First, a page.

BALTIMORE — Fighters for living wage jobs hailed Maryland for enacting an $11.30 per hour living wage, May 8, in the Baltimore-D.C. region and $8.50 per hour in the rest of the state for companies that hold contracts with the state.

“Maryland is the first state in the nation with a living wage law,” said a statement by the AFL-CIO. “A living wage helps to ensure low-wage workers and their families can live above the poverty level. Since 1994, more than 140 communities have enacted living wage laws which cover a wide range of workers, municipal employees, those working for city and county contractors, health care workers and college and university employees.”

Todd Cherkis, an organizer for the United Workers’ Association (UWA), told the World the UWA greets passage of the measure as a “a great first step.”

He added, “For Gov. Martin O’Malley to even talk about a living wage was a victory. It looked like the bill was going nowhere, but in the final hours of the legislative session, O’Malley put on the pressure and it went through. He invested a lot of political capital in this and he deserves credit.”

Cherkis said, however, that the new law applies only to full-time employees, not the temporary and part-time workers UWA is organizing, including the 150 temp workers employed at Oriole Park at Camden Yards. That sports stadium, owned by the state of Maryland, is leased to Orioles baseball team owner Peter Angelos. He subcontracts with Michigan-based Knight Facilities Management (KFM) to clean the stadium both during and after Orioles games. KFM charges each of the temp workers $6 fare for the van that carries them to and from the stadium. When that is subtracted, the workers earn less than Maryland’s $6.15 an hour minimum wage.

The labor movement, Cherkis said, is already pushing to expand the new law to protect all wage earners, including part-time workers. UWA works in close alliance with the American Federation of State, County,and Municipal Employees in organizing these low-wage workers.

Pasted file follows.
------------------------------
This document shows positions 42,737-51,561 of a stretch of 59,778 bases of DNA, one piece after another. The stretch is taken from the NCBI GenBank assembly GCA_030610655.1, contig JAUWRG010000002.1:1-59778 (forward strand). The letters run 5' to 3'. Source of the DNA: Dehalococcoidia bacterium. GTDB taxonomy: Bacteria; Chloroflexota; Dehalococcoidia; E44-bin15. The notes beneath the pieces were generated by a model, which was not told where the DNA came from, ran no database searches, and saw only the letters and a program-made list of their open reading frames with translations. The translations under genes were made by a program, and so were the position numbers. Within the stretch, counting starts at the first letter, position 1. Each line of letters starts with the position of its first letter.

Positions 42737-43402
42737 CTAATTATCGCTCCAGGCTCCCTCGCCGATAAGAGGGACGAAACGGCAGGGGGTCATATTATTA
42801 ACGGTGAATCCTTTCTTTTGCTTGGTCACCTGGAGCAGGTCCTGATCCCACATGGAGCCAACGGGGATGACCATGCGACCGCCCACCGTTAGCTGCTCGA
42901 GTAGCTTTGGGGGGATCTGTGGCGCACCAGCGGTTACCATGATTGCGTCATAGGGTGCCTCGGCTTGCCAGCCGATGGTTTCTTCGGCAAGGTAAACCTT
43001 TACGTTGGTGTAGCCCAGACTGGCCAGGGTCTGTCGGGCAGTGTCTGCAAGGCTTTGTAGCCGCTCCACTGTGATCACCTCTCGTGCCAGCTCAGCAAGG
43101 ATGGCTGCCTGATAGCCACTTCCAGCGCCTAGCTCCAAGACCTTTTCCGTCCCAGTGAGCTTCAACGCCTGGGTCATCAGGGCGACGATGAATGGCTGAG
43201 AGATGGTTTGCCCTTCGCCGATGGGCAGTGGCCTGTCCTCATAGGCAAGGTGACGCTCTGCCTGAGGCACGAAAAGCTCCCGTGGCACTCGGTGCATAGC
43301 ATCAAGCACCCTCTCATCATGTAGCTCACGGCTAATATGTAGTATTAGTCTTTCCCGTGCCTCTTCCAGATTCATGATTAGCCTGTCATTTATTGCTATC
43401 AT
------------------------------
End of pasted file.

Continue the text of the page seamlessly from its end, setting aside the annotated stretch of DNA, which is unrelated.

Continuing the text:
“Wal-Mart and Manpower Inc. are now the nation’s largest employers and both are notorious for providing poverty-wage, part-time jobs,” Cherkis said. “Our state government shouldn’t be in the business of creating poverty-wage jobs anywhere. Where state money is creating poverty-wage jobs, we must demand that they be made living-wage jobs.”

UWA is launching a statewide tour, May 16, staging picket lines at the state-owned Montgomery County Conference Center and the Ocean City Conference Center to protest use of temp agencies that pay custodial workers poverty-level wages. On May 20, they will march to the Baltimore office of Next Day Staffing, a notorious union-busting temp agency.

“Next Day Staffing is verbally abusive against our organizers,” he said. “They grab our literature and verbally harass us. The police look the other way.”

UWA, he said, has joined the sharp protests against dragnet raids by federal immigration agents. Scores of immigrant workers waiting at shape-up areas to be picked up for day jobs have been arrested, many deported.

“This is an attempt to criminalize these workers,” he said. “It is really catastrophic to the lives of these workers. It is politically motivated, a cynical appeal to the Republican base. And it really sets back our efforts to organize these workers.”



Tim Wheeler
Tim Wheeler

Tim Wheeler estimates he has written 10,000 news reports, exposés, op-eds, and commentaries in his half-century as a journalist for the Worker, Daily World and People’s World. Tim also served as editor of the People’s Weekly World newspaper. He lives in Sequim, Wash., in the home he shared with his beloved late wife Joyce Wheeler. His book News for the 99% is a selection of his writings over the last 50 years representing a kind of history of the nation and the world from a working-class point of view.